#8 roll

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Posted 21 October 2013 - 09:17 PM

  Mac Antivirus Software Review

#9 iugreen

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Posted 02 December 2013 - 08:14 PM

i vote for kaspersky


Edited by iugreen, 02 December 2013 - 08:15 PM.


#10 kracalo

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Posted 11 December 2013 - 04:58 PM

I use sophos on my home macbook pro, in company where i work we use f-secure. Both don't slow down any mac that we use. 



#11 Calicos

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Posted 14 December 2013 - 04:23 AM

I currently use Avast. It's good and doesn't slow the system much, and the hit rate is high. I used Sophos but its detection rate is lower.

#12 tgdetjen

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Posted 14 December 2013 - 06:58 AM

I had been using Trend Micro Titanium Internet Security for Mac 2014, but ran into a technical problem.  Their Facebook privacy scanner stopped being able to connect.  A senior tech collected info from my Mac and sent it to engineering.  They want to connect with my Mac next Friday and change a file.  Later, they will create an update for all users as only some users have had this problem.

 

Meanwhile, I deinstalled it and installed Sophos which is on my wife's MacBook Air and it caught a malware on my MacBook Pro and took care of it.  This malware was not detected by Trend Micro's program.  

 

Sophos is available in two free Mac versions:  one for older operating systems and one for newer operating systems.  We are currently using Sophos version 9.05.

 

I am also considering BitDefender as it offers micro updates every hour.  I don't think I will go back to Trend Micro.

 

I agree with the people on this forum who say you should have an antivirus program on your Mac.  It is to protect your Mac but more importantly for you not to transfer through emails or file transfers to PC owners PC malware which is much more prevalent.  The malware creators are getting more advanced and malicious.



#13 Genex17

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Posted 19 February 2014 - 07:40 PM


I agree with the people on this forum who say you should have an antivirus program on your Mac.  It is to protect your Mac but more importantly for you not to transfer through emails or file transfers to PC owners PC malware which is much more prevalent.  The malware creators are getting more advanced and malicious.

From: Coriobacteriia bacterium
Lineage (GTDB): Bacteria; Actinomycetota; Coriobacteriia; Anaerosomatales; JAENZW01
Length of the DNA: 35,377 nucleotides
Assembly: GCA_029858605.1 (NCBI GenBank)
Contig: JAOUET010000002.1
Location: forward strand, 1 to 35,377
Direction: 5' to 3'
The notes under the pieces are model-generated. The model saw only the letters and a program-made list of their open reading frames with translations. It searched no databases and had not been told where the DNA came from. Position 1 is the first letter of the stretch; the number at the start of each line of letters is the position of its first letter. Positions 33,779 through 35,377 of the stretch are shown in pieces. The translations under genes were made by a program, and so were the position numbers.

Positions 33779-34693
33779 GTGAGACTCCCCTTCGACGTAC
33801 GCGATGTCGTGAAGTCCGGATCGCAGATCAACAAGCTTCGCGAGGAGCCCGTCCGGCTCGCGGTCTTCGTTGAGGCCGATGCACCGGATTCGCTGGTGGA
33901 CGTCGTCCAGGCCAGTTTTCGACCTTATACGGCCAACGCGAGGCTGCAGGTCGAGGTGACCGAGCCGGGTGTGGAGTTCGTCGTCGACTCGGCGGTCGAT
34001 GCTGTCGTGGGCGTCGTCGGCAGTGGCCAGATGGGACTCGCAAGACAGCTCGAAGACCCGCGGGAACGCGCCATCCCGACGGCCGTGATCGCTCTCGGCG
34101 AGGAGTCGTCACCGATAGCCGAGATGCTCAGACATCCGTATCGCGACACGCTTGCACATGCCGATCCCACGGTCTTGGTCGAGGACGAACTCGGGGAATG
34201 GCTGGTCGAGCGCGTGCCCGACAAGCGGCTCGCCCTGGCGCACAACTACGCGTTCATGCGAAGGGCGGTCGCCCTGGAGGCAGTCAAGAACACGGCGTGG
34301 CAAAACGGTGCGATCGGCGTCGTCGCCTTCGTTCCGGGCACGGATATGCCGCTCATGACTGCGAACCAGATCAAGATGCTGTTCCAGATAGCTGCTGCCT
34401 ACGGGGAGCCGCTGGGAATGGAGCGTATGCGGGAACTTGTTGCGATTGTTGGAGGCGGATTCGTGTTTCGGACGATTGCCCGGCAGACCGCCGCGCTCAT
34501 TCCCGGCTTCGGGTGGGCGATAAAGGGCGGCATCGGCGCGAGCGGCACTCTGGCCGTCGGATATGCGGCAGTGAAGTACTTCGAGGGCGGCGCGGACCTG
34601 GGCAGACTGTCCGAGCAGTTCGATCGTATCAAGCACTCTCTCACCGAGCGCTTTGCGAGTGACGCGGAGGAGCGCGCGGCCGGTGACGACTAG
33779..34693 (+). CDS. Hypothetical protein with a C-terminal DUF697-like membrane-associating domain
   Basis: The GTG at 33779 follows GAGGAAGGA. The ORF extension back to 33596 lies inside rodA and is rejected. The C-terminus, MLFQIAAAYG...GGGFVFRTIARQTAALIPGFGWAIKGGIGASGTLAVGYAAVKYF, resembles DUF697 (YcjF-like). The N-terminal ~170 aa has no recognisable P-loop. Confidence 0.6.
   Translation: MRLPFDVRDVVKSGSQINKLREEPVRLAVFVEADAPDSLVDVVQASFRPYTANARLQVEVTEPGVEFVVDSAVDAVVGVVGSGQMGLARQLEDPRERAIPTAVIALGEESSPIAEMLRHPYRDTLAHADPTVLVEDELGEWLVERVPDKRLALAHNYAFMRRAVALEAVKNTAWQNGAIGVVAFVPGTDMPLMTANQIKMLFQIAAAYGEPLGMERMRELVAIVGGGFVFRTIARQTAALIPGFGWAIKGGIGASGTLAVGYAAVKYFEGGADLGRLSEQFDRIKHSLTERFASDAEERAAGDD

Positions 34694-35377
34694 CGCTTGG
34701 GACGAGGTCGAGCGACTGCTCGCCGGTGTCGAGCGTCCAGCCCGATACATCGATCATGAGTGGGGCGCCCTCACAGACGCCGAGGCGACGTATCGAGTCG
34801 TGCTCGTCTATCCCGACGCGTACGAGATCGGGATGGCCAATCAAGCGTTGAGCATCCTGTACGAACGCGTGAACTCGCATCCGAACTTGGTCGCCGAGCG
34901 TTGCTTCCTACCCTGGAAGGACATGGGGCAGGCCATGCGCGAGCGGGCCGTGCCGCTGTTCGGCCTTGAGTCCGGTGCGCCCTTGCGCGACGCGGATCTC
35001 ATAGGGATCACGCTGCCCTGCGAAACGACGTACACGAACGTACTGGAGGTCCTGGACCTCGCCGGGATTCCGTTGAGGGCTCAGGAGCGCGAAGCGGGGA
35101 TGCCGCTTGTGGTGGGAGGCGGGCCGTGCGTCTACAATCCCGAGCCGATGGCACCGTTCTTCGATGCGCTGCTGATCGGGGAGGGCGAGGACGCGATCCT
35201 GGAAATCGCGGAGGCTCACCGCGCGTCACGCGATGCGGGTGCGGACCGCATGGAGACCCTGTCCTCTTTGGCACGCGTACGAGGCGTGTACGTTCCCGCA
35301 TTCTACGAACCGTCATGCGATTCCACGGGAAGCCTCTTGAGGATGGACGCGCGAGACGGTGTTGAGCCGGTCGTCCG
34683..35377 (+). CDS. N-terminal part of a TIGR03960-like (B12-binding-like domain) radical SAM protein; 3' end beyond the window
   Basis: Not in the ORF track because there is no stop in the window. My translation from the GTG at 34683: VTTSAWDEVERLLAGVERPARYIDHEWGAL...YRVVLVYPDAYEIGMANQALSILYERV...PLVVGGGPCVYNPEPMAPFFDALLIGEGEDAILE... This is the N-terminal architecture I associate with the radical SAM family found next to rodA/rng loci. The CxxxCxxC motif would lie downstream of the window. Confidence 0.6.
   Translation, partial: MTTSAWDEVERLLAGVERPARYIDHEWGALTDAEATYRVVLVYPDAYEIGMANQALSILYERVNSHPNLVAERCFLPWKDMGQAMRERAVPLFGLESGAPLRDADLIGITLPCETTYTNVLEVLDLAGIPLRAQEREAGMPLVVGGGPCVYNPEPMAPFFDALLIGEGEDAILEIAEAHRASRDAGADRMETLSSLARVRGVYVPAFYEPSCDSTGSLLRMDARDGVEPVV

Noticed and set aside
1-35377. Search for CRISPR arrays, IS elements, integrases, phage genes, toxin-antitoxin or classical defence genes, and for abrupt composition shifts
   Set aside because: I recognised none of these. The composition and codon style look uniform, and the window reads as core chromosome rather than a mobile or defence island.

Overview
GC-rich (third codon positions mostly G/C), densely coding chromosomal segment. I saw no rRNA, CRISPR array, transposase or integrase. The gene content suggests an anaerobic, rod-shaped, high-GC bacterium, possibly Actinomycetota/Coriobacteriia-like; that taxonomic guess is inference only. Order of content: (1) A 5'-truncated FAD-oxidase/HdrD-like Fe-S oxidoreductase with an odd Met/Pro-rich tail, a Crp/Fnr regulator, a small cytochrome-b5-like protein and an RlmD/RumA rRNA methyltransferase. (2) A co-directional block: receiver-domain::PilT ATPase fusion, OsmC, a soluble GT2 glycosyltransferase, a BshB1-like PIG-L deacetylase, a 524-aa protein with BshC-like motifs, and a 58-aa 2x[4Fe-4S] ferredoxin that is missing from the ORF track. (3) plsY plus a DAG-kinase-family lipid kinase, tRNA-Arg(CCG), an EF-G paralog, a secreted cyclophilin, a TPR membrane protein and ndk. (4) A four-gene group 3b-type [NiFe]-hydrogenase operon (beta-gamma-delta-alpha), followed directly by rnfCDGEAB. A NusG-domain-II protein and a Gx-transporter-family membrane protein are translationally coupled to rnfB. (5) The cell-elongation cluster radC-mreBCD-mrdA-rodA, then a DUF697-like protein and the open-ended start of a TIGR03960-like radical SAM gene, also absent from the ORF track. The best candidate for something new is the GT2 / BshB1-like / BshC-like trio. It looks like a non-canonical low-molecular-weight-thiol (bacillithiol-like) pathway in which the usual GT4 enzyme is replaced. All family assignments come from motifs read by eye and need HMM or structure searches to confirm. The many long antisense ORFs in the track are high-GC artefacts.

Thanks for the Sophos recommendation.

 

I've downloaded and made a few scans and have come up negative on malware.

 

There have been two "issues" primarily due to one of the contents of Adobe's Edge Reflow app being "encrypted."

 

Not to stir up the old PC vs. Mac pot, but as a Windows user, the Mac seems to be the safer neighborhood to walk around the Internet.

That's the reason I got a used mid-2009 Macbook. That's not "bigotry", just common sense.


Edited by Genex17, 19 February 2014 - 08:32 PM.


#14 smax013

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Posted 22 February 2014 - 03:02 PM

Not to stir up the old PC vs. Mac pot, but as a Windows user, the Mac seems to be the safer neighborhood to walk around the Internet.
That's the reason I got a used mid-2009 Macbook. That's not "bigotry", just common sense.


That is a hotly debated issue for some. I am sure that if the debate got rolling, it would be lively as to whether the Mac OS or Windows is more secure.

I cannot say which is technically more secure. What I can say is that there are a heck of lot less forms of malware out there for Macs, which to me is a one small reason why I like Macs better. Whether that is because Macs might be more secure (as I said, debatable) or because there are so many fewer of them that there is less "bang for the buck" for malware writers to target Macs or some other reason doe not matter to me. What ever the reason, there are fewer threats out there for Macs.

But, that is changing slowly.

And even knowing that, I have have ALWAYS run anti-virus software on my Macs (and of course, my Windows machines)…all the way back to the days before Mac OS X when Mac viruses were rather prevalent.

#15 Genex17

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Posted 23 February 2014 - 11:42 PM

I guess the paranoia caution has caused me to move my "best practices" to the Mac side anyway.

 

I install updates, use firewalls, and while there are less threats, I added Sophos.

 

One of the "vectors" for infection is the browser,so first thing on my Mac was Firefox/noscript/flashblock.

 

 

Looks like a good move. Have a look at the SSL exploit in OSX that just got posted.